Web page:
Unfortunately, the COVID-19 crisis hit the world precisely at a time when international coordination mechanisms were destabilising. We foresee difficulties in restructuring the post-pandemic global economy if the global community continues to lack effective coordination.
To understand the difficulties in coordination, we need to tackle two aspects of the collateral effects of globalisation revealed by the pandemic. The first aspect concerns inequality across countries that are integrated into a single region. Immigration and disparities in economic and social conditions were significant causal factors contributing to the explosion of infections in metropolises.
While inequality within the EU (see Figure 2) already existed before the integration process began, it became more pronounced as integration proceeded. Efforts of individual countries to narrow the gap will only have limited effects but coordination in fiscal policy could help foster greater coherence. In July, the EU reached an agreement on the unprecedented proposal by Germany and France to create an EU bond to finance the post-pandemic economic recovery plan, including a substantial grant facility without a repayment obligation. It may advance the integration of the EU around fiscal policy, which was debilitated by Brexit and the rise of populism.
Figure 2 European Blue Banana
Source: Author’s elaboration based on nama_10r_2gdp/Eurostat and Combes (2008)
The second aspect concerns China-US disputes over hegemonic power. East Asia was the greatest beneficiary of the steady progress of globalisation over the past half-century. Under the current US government, the loss of middle-class manufacturing jobs to China, as the world’s factory, has become widely politicised. Some forecasts say that China’s GDP will surpass that of the US between 2030-2060.1 It is not surprising, then, that the US has become focused on the loss of technological hegemony to China.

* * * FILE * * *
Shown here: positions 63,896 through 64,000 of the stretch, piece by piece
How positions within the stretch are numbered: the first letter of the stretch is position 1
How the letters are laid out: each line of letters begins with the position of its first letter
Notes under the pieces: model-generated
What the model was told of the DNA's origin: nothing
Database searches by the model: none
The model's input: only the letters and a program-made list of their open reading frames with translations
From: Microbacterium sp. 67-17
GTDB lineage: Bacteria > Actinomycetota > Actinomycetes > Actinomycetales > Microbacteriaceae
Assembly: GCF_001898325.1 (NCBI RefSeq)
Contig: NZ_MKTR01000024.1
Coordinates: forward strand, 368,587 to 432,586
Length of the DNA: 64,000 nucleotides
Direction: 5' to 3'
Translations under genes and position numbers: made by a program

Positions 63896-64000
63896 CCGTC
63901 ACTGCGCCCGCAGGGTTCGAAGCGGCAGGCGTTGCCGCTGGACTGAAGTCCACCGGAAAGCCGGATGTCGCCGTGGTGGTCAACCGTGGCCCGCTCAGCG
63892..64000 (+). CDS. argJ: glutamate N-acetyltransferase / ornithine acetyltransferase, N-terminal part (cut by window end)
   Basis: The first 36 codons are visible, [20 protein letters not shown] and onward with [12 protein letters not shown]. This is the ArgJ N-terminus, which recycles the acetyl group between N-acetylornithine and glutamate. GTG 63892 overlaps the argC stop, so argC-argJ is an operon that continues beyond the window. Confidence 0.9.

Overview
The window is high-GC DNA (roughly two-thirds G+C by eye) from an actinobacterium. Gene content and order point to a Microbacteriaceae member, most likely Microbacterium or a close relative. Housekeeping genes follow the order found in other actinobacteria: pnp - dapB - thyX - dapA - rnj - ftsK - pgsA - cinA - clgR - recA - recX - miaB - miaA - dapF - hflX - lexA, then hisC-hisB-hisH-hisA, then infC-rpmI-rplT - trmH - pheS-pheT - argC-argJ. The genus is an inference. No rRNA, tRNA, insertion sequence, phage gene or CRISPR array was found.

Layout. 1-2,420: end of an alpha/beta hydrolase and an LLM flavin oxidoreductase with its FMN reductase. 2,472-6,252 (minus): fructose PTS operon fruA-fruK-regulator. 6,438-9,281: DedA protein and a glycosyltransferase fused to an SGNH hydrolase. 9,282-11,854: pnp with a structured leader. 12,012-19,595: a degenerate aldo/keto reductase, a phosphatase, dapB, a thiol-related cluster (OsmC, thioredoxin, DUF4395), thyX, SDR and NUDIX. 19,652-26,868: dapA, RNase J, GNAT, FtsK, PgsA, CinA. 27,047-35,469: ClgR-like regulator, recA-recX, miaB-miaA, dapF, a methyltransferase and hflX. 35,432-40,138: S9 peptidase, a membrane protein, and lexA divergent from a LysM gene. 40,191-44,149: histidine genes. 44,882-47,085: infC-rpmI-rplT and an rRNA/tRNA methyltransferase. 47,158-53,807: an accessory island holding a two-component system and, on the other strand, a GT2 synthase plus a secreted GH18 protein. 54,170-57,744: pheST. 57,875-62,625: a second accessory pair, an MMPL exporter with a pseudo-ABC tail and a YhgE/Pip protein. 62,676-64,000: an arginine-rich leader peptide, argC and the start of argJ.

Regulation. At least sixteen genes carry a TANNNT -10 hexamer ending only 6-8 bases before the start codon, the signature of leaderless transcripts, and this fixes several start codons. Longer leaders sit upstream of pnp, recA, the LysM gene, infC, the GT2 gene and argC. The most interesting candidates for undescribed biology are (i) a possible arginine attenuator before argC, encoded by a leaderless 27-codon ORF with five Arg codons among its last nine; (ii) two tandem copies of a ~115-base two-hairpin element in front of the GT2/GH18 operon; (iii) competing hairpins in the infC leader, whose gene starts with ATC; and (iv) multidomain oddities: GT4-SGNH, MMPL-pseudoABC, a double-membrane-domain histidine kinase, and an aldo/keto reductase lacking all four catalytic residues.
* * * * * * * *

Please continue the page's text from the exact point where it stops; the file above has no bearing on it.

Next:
Communication in the post-pandemic world hinges on the future of the China-US 5G technology hegemony race. Recently, a Japanese newspaper, the Nihon Keizai Shimbun, reported2 that an analysis of Huawei’s smartphones showed that the usage rate of US-made parts has dropped from about 11% in the recent 4G model to about 1% in the 5G flagship model. In comparison, the usage rate of Chinese-made parts has risen significantly from about 25% to about 42%. That is, since the US government banned Huawei from acquiring technology from US companies without government approval, it made significant adjustments. China is aiming to accelerate the movement to establish its own technology platform.
The digital revolution may eventually revolve around one platform centred in the US and another one led by China. Other countries, such as European and Asian countries, can provide technology, products, and services to both platforms, rather than splitting into two camps. A world with multiple platforms formed in parallel will be more diverse than a world with only a single platform.
In this regard, it is important to remember that the ancient silk road was the most prosperous platform from the 7th to the 9th centuries under its bipolar hegemony, with the Tang Dynasty to the east and the Sassanian Persian empire to the west. Surrounding kingdoms encompassing the six different cultures of Central Asia, East Asia, Southeast Asia, South Asia, the Middle East, and Europe flourished. From a broad perspective, the world in the 7th to 9th centuries may resemble the world of today. History teaches us that a multi-core international regime that values diversity and competition in creative endeavours, with participants connected through trade, who learn from each other and are open to ideas that are not directly in their self-interest, while avoiding the use of force and power struggles, will lead the entire system to prosperity and diversity.
Editor’s note: The main research on which this column is based first appeared as a Policy Discussion Paper of the Research Institute of Economy, Trade and Industry (RIETI) of Japan
Combes, P-P, T Mayer and J-F Thisse (2008), Economic Geography: The Integration of Regions and Nations, Princeton: Princeton University Press.
Fujita, M, P R Krugman and A Venables (1999), The Spatial Economy: Cities, Regions, and International Trade, Cambridge: MIT Press.
Krugman, P R (1991), Geography and Trade, Cambridge: MIT Press.
Toynbee, T, A J (1947), A Study of History: Abridgement of Volumes I-VI, Abridgment by D.C. Somervell, Oxford: Oxford University Press.